As we entered the gates, the temperature difference from the bottom was getting to be noticeable.  Several folks that we rode past asked "aren't you cold?", to which we shruged and said "not really."  By this point I had unintentionally created a gap between myself and my riding companions, as I was just attempting to keep a steady pace going.  The downside to this was the mental aspect of not quite knowing how much further I had to go, and what efforts I was going to need.  I made the decision to just keep on the main road to the end, as there were no additional markers stating that the summit was on any of the turn offs.  I also decided to not surge or try to push myself as I climbed.  This definitely was a wise choice.

The Summit was in view!
During the trip up, I had noticed that we had seen ice in the shady parts of the parkway, and that the temperatures were definitely chilly.  It wasn't until about halfway up the summit road that I really took notice of the conditions, though.  The smells and sights climbing the summit were outstanding.  The smell of fresh pine, the crisp  air, being able to see out for hundreds of miles, the sky that was so blue that you'd swear God was using PhotoShop that day.  It absolutely took my breath away.  The pine trees also looked different, to which I noticed that they were dusted with frost/snow on the tips.   The difference in climate was definitely something to take note of, as I would have to accommodate for that as a part of my packing for the trip.

I reached the top with no major incidents, although I did end up having a gentleman have words to me.  He attempted to pass me in a blind curve (on the road to the summit, 6700' above sea level) and was unhappy that I wasn't all the way over hugging the shoulder stripe.  I apologized for being in his way, and offered that passing someone in a blind curve is not the best concept on a mountain road.  Shortly after reaching the top the others in my group arrived, and we took a few minutes to admire the scenery and take some pictures.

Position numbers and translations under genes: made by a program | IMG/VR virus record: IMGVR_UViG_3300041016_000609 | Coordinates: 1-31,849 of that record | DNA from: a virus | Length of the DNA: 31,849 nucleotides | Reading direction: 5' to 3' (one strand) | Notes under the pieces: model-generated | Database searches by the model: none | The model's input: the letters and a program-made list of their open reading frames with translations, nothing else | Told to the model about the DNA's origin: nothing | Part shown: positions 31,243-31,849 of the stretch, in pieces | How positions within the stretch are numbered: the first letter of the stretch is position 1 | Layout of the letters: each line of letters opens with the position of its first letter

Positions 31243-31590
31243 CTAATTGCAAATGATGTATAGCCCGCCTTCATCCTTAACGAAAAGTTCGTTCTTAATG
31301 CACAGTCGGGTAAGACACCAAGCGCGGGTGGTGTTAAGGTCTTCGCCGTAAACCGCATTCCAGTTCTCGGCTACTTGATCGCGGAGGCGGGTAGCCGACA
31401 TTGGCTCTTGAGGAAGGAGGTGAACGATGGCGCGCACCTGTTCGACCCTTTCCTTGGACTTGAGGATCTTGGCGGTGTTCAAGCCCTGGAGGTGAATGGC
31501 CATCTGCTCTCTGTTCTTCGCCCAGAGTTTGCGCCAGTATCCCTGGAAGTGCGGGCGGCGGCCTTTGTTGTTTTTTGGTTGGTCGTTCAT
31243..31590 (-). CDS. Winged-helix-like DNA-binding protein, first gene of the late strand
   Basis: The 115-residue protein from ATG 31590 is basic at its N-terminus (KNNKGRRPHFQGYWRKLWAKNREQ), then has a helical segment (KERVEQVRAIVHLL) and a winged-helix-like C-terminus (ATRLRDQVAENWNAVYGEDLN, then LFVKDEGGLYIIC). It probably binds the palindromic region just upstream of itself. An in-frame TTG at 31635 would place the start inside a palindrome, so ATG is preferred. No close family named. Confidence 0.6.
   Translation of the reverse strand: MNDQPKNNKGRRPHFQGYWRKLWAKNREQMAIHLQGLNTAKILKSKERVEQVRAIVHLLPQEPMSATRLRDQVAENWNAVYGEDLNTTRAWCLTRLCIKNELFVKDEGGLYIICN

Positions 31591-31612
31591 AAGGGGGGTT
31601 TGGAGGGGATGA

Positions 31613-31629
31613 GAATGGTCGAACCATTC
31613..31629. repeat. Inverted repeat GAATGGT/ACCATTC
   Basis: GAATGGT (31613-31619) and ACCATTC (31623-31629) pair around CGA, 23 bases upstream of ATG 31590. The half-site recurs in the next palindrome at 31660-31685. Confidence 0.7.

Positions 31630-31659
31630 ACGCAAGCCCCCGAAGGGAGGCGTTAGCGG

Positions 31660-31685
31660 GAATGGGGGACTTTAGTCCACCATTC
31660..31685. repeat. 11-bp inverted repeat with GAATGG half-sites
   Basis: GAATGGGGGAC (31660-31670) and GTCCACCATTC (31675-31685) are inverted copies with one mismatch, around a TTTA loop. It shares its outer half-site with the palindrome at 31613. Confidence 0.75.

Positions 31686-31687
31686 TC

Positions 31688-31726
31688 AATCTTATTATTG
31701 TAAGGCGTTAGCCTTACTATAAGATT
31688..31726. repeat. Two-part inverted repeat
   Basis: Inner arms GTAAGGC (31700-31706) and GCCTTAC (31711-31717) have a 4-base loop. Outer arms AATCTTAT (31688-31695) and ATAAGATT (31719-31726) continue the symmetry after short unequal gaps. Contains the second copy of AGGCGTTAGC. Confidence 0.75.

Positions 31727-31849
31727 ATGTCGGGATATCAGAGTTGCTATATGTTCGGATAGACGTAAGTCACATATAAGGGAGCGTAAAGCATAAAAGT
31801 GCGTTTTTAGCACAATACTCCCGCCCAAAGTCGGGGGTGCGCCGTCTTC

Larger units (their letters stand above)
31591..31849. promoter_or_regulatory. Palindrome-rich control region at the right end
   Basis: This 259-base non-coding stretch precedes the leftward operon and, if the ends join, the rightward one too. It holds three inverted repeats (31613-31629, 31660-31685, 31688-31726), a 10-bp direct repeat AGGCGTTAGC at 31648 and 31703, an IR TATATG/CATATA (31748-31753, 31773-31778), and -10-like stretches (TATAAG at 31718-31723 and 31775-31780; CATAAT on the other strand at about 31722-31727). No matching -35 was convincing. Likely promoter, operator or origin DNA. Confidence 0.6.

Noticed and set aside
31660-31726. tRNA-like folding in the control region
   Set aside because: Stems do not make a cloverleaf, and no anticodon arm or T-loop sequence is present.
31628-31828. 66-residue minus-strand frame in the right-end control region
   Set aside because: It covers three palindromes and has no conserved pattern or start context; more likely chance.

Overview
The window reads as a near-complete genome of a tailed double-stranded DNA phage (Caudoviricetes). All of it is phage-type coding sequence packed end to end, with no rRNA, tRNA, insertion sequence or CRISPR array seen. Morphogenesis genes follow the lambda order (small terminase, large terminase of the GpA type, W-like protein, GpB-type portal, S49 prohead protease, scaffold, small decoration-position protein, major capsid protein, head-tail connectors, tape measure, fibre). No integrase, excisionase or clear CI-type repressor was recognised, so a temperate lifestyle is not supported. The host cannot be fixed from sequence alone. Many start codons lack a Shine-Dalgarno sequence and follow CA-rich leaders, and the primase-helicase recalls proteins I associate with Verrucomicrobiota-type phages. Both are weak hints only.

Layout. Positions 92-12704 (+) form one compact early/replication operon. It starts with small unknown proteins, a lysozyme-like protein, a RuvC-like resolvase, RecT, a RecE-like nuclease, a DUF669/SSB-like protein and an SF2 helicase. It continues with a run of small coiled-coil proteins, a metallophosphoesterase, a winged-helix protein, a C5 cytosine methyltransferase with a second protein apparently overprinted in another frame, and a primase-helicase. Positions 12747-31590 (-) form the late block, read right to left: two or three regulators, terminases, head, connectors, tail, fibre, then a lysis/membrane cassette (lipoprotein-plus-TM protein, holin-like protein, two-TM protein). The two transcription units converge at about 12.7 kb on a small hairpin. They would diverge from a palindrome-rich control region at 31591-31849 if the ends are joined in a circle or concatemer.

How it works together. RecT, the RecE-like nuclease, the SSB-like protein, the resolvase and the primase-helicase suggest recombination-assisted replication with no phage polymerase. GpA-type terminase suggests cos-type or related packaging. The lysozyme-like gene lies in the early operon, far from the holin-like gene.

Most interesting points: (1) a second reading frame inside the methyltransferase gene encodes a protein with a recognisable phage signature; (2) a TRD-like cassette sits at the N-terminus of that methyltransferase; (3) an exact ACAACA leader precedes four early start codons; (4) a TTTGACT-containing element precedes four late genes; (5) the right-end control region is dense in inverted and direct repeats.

I wish we could have spent more time up at the Summit, but we were not prepared for the chilly conditions that we encountered.  I quickly pulled the wind vest out of my back pocket that I brought for the descent, and we headed back to the car.  

The trip down was mostly uneventful, and very speedy.  I did learn a few valuable lessons on the way back, though.  The few places where we had small descents on the way up became small climbs on the way back.  After resting on the descents (we were already going speeds fast enough to need to ride our breaks on the way down, so there was absolutely no reason to pedal), putting effort into the climbs was a little tricky.  My stomach wasn't ready to go from zero effort to climbing like that, especially after a long duration climb that I had gone through previously.  The rapid change in altitude I'm sure didn't help that much, either.   Luckily I was keeping this in mind as we went, and I made sure to continue to eat and drink along the way, and take stops every so often.  Likewise I learned that the 3.5 hour grind to the top was near the limit of what my knee was willing to take, and that I need to be careful with it on the actual Assault.  The last thing I want is tendinitis now, or a flare up during the actual event.  I also had to ride my brakes a bit more than I probably should have along the way down as well, and as such I need to spend more time working on my slow descent skills for future events.  This part isn't going to be as big of a deal for the Assault on Mount Mitchell, as once we get to the Summit they truck us and our bikes down separately.  

I'm glad that I got to opportunity to take on Mitchell before heading up there on the Assault.  Knowing what level of effort is going to be required, and keeping that in mind as I'm keeping pace on the way to Marion will be critical during the event.  I don't think we could have picked a better day to do the run, either.  With or without the Assault, Mt Mitchell is on my "must ride" list for anyone that is serious about riding picturesque landscapes.  The efforts are not as demanding as some of the other hard climbs I've done in the past year, but the long term demand of climbing for over 3 hours will definitely take it's toll.  The view was totally worth the effort.